Cheryl Derricotte pays homage to Fred Wilson’s Mining the Museum by “mining the library” (the British Library) for images related to the global slave trade. This show includes approximately 20 works that reveal images of people from African descent who come from diverse locales and were involved in the trade.
Images of ships and oceans reveal how the art and culture of the African people have been dispersed all over the world. The exhibit will include portraits of enslaved people from the Diaspora, ships, oceans and botanical illustrations of cotton, which was a central crop to the institution of slavery and the basis of much of the early craft art.
Originally from Washington D.C., Derricotte is a visual storyteller who currently resides in Oakland, Calif. She holds a master of fine arts from the California Institute of Integral Studies (CIIS) and has been awarded Art Alliance for Contemporary Glass’ Inaugural Visionary Scholarship and a D.C. Commission on the Arts & Humanities /National Endowment for the Arts Artist Fellowship Grant. She’s exhibited at the Smithsonian Museum of Natural History, Florida State University Museum of Fine Arts and the San Francisco Airport Museum.
Four Themes and Ghosts/Ships ran concurrently with MoAD’s 2015 fall/2016 winter exhibitions, Alison Saar: Bearing and Who Among Us…: The Art of Kenyatta A.C. Hinkle.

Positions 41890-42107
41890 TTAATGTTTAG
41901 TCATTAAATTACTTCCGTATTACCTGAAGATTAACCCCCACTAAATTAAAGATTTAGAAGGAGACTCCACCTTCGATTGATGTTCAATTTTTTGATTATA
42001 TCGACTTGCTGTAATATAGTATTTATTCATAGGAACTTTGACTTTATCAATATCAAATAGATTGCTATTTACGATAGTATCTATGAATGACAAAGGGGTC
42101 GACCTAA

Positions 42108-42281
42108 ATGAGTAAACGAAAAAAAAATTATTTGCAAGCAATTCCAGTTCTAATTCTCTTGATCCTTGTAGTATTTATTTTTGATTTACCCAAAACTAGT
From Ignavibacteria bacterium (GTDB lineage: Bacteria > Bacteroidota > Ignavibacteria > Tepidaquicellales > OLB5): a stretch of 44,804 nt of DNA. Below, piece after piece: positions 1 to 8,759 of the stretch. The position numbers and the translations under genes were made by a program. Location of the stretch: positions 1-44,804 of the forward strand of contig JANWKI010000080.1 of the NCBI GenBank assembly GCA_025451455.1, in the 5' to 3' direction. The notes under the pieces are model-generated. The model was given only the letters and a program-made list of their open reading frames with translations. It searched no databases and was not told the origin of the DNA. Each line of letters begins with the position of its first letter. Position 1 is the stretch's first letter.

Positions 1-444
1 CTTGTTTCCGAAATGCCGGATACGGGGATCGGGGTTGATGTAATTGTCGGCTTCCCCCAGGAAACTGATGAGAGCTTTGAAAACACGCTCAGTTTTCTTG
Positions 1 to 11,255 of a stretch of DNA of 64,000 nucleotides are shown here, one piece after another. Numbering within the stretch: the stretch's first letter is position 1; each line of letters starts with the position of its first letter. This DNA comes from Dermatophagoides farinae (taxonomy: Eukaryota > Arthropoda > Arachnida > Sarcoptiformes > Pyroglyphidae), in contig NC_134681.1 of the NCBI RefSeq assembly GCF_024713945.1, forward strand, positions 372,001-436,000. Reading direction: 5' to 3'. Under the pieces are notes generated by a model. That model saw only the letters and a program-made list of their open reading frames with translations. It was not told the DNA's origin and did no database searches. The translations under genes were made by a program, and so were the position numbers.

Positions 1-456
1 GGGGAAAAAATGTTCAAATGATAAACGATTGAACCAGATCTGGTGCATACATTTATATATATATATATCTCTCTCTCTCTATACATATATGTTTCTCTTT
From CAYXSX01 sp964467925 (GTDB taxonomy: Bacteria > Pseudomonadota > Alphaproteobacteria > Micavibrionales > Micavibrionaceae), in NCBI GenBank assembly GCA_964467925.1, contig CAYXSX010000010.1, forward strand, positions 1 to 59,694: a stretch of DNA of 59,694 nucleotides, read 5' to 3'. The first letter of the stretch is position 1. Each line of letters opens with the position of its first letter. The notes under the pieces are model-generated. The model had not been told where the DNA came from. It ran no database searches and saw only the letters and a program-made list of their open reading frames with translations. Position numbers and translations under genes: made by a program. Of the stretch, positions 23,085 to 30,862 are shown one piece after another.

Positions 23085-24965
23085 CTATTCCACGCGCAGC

California Artists Nyame Brown, Helina Metaferia, Lili Bernard, and Angie Keller
Awarded Exhibition Space as EAP Winners Beginning October 26, 2016.
The Museum of the African Diaspora (MoAD) today announced Nyame Brown, Helina Metaferia, Lili Bernard, and Angie Keller as the winners of the museum’s second annual Emerging Artists Program. The San Francisco Bay Area artists were selected from among 90 applicants for the opportunity to exhibit at MoAD. Applicants submitted works that address the cultural and artistic richness of the African Diaspora. Nyame Brown is the first artist to exhibit during this season of Emerging Artists with an exhibition entitled Classroom in Neveryon opening October 26, 2016, followed by: Home/Free by Helina Metaferia, on January 25, 2017, Antebellum Appropriations by Lili Bernard on April 26, 2017, and The Gladioli of El Carmen by Angie Keller on July 12, 2017.